The Tenant (1976)
Critic Consensus: A rough-edged thriller that lacks the precision of Polanski's best work, but makes up for it with its skillful mounting of paranoia, dread, and dark themes.
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as Monsieur Zy
as Mme. Gaderian
as Mme. Zy
as Madame Dioz
as Cafe Proprietor
as Scope's Neighbor
as Stella's Friend
as Bar Waiter
as Office Clerk
as Head Nurse
as Mme. Gaderian's Daughter
as Cafe Waiter
as Simone Choule
as Police Sergeant
as Madame Dioz
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Critic Reviews for The Tenant
A disturbing and poignant anthology of Roman Polanski's favourite, oppressive themes.
As the plot escalates into increasingly arbitrary excesses of fantasy and heads for the predictable pay-off, the movie looks more and more like a potboiler.
The film is superbly acted by Mr. Polanski, Mr. Douglas and Miss Winters.
As a film by Polanski, it's unspeakably disappointing.
Audience Reviews for The Tenant
Though it's slow--and doesn't come near the brilliance of the classic Rosemary's Baby or the cinematic masterpiece that was Polanski's Macbeth--it is a successfully spooky mystery/thriller with a solid performance from Polanski and a well-filmed, hair-raising climax.
Let's just say that the rating is somewhere between 3.5-4, and that the grade is around a strong B to a B+. Part of Polanski's "Apartment Trilogy", this is a surreal psychological horror/suspense thriller about a timid and quiet file clerk named Trelkovsky whose life starts to go downhill after moving into a new apartment. He is told that the previous tenant went mad and took a swan dive out a window. Trelkovsky himself starts to feel that his neighbors all have something against him and are trying to get him to follow the same path taken by the previous tenant. Is this really the truth though, or is it all just in his head? The set up is great, and I love how Polanski plays with ambiguity here, all the way through. It's also funny how he plays the lead role, but isn't even listed in the credits, something that is both odd and cool. This is a psychological horror/suspense thriller, but it is also rather funny at times, albeit the comedy is of the really dark variety. Like I said, I love the set up, but the film isn't perfect. The biggest issue is that it is just way too drawn out. I really don't think it needed to be 125 minutes long. It could have been way condensed. However, haviing a long running time does allow for a tremendous amount of mood, tone, and atmosphere to be really expanded upon, even if it does start to become a tad much. The cast is international, and they are all great. Polanski does a great job in the lead, and it is a shame he really doesn't act too much. He's pretty talented in this department. Isabelle Adjani is great with her frilly hair and oh so 70s glasses, but probably my favorite is Shelley Winters as the concierge. She's a hoot. All in all, a mostly pretty satisfying film. The soundtrack is nice, the cinematography top notch, and the storyline wonderfully Kafkaesque. Give this one a shot.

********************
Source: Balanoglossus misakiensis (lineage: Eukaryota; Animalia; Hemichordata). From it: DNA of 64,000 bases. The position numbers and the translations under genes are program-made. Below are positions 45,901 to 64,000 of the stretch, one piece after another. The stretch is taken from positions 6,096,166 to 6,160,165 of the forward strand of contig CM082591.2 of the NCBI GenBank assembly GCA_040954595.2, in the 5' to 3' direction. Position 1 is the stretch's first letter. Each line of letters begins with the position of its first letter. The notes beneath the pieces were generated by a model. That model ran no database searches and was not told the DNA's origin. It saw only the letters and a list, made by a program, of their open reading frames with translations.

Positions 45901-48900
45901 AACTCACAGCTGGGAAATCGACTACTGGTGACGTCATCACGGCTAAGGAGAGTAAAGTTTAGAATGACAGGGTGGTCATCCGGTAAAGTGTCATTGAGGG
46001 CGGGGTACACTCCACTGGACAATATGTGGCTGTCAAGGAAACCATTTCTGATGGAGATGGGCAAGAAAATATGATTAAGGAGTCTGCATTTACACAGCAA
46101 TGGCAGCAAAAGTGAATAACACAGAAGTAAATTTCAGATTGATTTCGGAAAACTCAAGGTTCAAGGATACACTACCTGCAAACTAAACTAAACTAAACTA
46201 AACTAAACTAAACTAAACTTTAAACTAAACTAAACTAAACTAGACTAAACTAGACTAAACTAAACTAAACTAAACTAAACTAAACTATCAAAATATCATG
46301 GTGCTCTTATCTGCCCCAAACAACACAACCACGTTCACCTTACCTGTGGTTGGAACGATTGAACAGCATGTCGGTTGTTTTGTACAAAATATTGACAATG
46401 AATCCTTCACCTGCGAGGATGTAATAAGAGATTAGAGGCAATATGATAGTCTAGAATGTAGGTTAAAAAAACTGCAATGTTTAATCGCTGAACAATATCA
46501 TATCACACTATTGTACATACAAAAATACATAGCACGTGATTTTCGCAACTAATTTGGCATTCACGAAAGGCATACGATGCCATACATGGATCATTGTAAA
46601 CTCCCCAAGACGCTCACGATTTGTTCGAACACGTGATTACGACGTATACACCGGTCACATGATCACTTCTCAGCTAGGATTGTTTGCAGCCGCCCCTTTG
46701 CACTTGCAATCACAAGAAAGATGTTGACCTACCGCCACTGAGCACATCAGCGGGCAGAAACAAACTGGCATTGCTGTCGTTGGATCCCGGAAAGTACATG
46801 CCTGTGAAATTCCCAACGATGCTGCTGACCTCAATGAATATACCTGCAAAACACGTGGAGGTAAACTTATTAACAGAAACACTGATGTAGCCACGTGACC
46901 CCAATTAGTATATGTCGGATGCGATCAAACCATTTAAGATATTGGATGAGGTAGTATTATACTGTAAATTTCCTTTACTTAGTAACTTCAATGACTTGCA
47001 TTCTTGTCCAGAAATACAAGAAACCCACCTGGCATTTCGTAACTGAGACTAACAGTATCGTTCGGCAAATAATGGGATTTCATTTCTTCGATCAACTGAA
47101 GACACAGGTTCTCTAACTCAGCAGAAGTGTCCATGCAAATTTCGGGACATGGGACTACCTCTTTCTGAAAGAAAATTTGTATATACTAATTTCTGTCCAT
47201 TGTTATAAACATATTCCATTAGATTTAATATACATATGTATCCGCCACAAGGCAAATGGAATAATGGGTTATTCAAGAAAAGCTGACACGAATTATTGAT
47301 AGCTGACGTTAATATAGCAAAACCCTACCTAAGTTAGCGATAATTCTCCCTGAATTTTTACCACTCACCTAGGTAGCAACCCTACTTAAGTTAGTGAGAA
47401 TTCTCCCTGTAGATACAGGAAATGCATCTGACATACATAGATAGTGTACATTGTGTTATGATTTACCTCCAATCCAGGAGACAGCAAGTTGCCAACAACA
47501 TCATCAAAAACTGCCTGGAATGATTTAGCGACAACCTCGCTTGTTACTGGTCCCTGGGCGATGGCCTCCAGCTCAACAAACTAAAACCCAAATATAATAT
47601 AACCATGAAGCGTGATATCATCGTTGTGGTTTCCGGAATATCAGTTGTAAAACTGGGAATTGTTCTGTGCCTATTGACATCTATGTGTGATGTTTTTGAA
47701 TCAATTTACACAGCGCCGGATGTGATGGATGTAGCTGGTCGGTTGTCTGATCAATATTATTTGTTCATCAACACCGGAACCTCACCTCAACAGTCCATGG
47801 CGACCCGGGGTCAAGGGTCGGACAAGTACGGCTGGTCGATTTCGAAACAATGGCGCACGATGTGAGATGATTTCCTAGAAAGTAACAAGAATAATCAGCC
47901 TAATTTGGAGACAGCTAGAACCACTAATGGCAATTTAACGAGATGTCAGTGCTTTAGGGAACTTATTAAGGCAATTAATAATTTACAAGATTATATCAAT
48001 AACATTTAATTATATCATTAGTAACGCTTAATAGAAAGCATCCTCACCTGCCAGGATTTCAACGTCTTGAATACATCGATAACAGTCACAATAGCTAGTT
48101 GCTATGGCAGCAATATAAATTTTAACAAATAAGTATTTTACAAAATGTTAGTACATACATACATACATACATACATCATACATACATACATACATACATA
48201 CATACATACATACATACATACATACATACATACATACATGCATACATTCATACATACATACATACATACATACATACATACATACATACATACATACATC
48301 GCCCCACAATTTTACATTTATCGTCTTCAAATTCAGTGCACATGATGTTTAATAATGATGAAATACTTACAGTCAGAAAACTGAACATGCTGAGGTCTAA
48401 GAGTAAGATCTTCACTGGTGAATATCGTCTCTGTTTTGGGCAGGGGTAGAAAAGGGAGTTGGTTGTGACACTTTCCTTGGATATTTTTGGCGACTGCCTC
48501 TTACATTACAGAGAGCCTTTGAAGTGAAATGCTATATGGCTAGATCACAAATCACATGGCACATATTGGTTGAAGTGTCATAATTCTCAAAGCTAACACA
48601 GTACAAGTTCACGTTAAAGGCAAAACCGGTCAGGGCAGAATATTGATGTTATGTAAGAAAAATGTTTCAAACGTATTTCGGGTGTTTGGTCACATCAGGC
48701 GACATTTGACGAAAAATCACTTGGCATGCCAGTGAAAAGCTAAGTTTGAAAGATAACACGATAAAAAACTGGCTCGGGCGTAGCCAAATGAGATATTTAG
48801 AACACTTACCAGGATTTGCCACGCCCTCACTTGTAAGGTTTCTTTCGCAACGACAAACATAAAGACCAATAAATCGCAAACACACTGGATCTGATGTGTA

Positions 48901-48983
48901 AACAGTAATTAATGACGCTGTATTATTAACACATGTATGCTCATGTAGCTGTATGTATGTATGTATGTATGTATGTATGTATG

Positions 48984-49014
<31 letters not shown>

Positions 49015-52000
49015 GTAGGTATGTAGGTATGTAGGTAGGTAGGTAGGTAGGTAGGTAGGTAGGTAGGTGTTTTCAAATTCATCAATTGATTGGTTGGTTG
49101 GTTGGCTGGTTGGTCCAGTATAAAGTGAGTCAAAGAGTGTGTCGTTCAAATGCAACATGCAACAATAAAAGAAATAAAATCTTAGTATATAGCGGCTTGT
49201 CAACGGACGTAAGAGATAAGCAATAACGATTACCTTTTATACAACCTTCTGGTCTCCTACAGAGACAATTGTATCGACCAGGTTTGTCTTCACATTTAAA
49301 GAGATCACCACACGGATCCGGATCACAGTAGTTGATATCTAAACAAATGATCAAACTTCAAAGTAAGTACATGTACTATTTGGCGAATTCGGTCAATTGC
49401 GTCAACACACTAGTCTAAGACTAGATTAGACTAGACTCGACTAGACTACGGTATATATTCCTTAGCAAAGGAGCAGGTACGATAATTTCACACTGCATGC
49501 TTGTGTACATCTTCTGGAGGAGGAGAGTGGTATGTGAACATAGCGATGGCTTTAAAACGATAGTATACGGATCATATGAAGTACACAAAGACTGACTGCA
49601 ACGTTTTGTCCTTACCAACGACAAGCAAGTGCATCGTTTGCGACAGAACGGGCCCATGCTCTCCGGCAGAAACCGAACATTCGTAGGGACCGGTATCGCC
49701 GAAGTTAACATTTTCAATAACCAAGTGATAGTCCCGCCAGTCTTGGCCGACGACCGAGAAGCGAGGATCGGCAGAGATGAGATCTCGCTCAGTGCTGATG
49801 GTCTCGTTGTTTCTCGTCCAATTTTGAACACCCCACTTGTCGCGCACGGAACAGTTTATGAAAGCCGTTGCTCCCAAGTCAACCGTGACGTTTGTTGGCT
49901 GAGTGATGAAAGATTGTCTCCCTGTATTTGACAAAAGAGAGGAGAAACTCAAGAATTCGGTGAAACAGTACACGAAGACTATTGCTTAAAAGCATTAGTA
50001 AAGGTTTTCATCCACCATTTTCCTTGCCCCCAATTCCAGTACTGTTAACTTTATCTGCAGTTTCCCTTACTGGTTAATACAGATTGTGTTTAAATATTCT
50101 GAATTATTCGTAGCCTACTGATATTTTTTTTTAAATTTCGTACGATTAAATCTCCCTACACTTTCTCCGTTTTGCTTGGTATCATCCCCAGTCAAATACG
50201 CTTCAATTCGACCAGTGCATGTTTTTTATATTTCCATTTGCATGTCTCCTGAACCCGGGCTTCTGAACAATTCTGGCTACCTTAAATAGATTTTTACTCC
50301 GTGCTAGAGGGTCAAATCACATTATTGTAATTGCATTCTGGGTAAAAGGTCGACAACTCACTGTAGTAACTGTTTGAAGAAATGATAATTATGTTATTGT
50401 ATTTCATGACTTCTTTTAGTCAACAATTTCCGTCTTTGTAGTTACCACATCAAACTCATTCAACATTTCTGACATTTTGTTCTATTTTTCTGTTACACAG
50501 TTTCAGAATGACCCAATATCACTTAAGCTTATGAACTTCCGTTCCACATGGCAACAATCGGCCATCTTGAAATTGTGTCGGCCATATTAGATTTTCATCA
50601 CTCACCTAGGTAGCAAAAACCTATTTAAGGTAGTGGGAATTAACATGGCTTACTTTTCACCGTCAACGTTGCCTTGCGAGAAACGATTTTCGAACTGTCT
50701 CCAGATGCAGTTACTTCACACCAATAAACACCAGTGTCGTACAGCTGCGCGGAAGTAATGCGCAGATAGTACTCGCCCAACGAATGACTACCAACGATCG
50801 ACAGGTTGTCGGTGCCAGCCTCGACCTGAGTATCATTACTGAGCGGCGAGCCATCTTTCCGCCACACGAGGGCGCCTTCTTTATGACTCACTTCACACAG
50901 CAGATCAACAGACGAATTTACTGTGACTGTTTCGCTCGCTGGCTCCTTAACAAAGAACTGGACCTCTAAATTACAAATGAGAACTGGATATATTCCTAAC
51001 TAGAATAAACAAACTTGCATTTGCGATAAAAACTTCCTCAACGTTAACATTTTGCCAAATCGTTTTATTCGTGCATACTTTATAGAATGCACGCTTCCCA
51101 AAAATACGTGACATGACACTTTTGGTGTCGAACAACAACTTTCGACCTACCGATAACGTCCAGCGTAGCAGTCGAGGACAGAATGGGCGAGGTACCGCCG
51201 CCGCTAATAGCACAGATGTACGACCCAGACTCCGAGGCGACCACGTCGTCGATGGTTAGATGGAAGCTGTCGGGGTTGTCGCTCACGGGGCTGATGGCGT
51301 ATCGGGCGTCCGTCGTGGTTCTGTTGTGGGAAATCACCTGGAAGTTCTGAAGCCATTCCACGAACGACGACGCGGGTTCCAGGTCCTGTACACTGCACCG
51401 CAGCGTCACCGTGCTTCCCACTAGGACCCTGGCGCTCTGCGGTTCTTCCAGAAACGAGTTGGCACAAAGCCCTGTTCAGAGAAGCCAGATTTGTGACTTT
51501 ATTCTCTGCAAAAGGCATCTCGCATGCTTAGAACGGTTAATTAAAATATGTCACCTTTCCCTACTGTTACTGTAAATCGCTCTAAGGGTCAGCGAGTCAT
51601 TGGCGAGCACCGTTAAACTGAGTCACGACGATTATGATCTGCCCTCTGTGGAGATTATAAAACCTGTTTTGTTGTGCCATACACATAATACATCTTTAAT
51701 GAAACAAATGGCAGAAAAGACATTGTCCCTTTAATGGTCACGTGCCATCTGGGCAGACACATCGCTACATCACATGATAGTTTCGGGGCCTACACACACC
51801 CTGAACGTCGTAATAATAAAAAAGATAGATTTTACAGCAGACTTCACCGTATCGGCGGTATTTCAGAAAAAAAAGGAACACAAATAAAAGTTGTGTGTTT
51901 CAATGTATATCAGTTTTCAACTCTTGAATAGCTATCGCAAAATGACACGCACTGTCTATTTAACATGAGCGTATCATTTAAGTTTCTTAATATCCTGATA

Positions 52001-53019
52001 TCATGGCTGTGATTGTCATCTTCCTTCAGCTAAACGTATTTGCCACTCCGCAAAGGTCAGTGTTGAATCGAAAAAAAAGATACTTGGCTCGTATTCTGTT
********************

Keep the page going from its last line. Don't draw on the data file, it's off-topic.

My favourite Polanski movie of all! He stars in it as well, and he's so cute! The story is really strange and suspenseful. I love it, and I highly recommend it.
The Tenant Quotes
|Trelkovsky:||I think I'm pregnant|
|Madame Dioz:||She does her washing-up in the middle of the night, and she whistles at the same time!|
|Trelkovsky:||At what precise moment does an individual stop being who he thinks he is? Cut off my arm. I say, "Me and my arm." You cut off my other arm. I say, "Me and my two arms." You take out my stomach, my kidneys, assuming that were possible... And I say, "Me and my intestines." And now, if you cut off my head... would I say, "Me and my head" or "Me and my body"? What right has my head to call itself me? What right?|
|Trelkovsky:||At what precise moment does an individual stop being who he thinks he is? Cut off my arm. I say, 'Me and my arm.' You cut off my other arm. I say, 'Me and my two arms.' You take out my stomach, my kidneys, assuming that were possible... And I say, 'Me and my intestines.' And now, if you cut off my head... would I say, 'Me and my head' or 'Me and my body'? What right has my head to call itself me? What right?|